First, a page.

Effect of temperature and moisture on O2 evolution rate of cultivated Phaeozem: analyses of a long-term field experiment

https://doi.org/10.17221/3576-PSECitation:Lopes de Gerenyu V.O., Kurganova I.N., Rozanova L.N., Kudeyarov V.N. (2005): Effect of temperature and moisture on O2 evolution rate of cultivated Phaeozem: analyses of a long-term field experiment. Plant Soil Environ., 51: 213-219.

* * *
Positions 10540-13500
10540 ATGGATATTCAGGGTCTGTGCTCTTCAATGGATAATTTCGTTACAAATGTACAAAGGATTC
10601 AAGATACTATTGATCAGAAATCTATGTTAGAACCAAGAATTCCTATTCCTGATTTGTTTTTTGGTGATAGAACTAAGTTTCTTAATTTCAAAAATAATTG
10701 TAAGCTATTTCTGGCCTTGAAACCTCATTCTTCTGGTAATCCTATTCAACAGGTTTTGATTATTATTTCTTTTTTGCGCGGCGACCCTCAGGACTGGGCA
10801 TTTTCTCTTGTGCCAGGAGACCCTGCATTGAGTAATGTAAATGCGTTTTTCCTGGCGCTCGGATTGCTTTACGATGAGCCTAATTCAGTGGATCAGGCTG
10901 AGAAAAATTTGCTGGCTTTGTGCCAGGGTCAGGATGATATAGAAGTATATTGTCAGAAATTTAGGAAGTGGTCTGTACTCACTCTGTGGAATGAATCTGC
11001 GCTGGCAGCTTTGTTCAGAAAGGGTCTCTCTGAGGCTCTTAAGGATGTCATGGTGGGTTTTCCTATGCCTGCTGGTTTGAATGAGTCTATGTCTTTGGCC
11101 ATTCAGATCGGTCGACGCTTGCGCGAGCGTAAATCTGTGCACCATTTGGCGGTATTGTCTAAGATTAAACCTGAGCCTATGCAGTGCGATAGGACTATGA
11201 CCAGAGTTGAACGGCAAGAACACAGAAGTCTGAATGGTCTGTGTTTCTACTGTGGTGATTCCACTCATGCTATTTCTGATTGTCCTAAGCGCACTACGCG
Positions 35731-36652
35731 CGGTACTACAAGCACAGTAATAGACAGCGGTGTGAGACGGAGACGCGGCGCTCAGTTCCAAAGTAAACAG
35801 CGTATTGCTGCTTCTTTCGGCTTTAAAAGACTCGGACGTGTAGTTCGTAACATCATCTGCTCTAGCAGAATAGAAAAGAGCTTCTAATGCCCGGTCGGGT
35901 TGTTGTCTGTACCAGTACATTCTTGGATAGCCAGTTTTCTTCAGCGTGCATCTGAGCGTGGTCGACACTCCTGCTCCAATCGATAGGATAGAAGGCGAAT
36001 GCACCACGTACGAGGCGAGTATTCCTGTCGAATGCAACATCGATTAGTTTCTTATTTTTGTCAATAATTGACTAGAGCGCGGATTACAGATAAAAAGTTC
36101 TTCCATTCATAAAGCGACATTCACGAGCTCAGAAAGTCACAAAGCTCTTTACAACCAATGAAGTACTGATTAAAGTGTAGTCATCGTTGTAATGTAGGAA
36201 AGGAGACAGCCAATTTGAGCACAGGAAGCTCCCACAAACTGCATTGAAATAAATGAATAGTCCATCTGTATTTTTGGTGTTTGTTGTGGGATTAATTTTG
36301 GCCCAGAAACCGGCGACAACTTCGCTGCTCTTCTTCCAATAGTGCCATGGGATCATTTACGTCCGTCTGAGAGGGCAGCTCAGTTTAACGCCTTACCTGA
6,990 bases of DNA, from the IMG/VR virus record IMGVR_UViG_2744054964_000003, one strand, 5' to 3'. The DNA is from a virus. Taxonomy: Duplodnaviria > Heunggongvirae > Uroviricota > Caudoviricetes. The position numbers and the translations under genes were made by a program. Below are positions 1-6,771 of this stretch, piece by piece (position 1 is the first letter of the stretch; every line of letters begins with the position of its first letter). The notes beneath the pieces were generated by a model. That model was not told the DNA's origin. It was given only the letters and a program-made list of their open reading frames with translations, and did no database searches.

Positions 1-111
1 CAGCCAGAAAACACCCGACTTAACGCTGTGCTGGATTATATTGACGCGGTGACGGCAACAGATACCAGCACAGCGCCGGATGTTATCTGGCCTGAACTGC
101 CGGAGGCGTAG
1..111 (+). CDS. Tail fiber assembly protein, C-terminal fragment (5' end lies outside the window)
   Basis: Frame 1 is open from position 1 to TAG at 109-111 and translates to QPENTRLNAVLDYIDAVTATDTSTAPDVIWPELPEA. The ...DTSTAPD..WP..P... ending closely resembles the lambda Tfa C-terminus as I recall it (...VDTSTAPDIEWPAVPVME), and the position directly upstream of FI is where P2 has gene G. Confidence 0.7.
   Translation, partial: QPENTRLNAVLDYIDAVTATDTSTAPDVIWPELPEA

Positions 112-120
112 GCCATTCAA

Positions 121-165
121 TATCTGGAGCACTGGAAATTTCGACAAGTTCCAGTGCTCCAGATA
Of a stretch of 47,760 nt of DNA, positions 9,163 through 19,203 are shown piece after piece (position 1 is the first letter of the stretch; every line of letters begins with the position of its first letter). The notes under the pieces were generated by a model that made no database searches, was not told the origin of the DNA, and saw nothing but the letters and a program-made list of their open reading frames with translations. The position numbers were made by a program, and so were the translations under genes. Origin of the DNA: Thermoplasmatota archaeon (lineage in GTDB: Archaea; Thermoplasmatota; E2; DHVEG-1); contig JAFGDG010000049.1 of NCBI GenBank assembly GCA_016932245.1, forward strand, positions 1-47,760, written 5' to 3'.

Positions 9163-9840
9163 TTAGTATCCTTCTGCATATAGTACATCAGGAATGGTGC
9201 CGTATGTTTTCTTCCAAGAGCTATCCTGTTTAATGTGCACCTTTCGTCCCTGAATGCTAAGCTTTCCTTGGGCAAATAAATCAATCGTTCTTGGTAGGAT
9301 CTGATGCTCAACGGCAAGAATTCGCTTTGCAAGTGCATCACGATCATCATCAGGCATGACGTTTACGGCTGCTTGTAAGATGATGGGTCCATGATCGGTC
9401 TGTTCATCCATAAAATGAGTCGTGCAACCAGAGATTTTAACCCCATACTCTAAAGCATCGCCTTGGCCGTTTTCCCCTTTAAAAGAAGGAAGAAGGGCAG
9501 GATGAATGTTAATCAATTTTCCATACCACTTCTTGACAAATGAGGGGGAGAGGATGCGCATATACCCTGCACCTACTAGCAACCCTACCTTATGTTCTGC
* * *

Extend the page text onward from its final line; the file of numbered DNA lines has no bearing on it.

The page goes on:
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Soil temperature and moisture are the main ecological factors regulating the processes of production and emission of CO2 from soil surface. The CO2 evolution rate from cultivated clay Phaeozem (Russia, Moscow region; 54°50’N, 37°35’E) were studied under field conditions from November 1997 to October 2002. The daily mean CO2 evolution rate varied widely – from 0.9 to 246 mg C/m2/h. The total annual CO2 flux from cultivated Phaeozem averaged 352 ± 148 g C/m2/yr, the interannual variability amounted to 42%. We found significant linear trends (R = 0.46–0.55, P < 0.001) reflecting the relationship between CO2 emission and soil temperature through the whole observation period and during spring and autumn seasons as well. The exponential equations described these relationships for the same periods more adequately than the simple linear equations (R = 0.62–0.68, P < 0.01). The temperature coefficient Q10 comprised 2.3 (for the whole data set) and was essentially higher 3.2–3.6 during the spring and autumn. The correlation between CO2 evolution rate and soil moisture was insignificant for the whole period, winter, spring and autumn seasons as well. During the summer, correlation between CO2 evolution rate and soil moisture was positive and very close (R = 0.74, P < 0.001), indicating that the soil moisture content was a main factor limitative the rate of CO2 emission from soil for this period.
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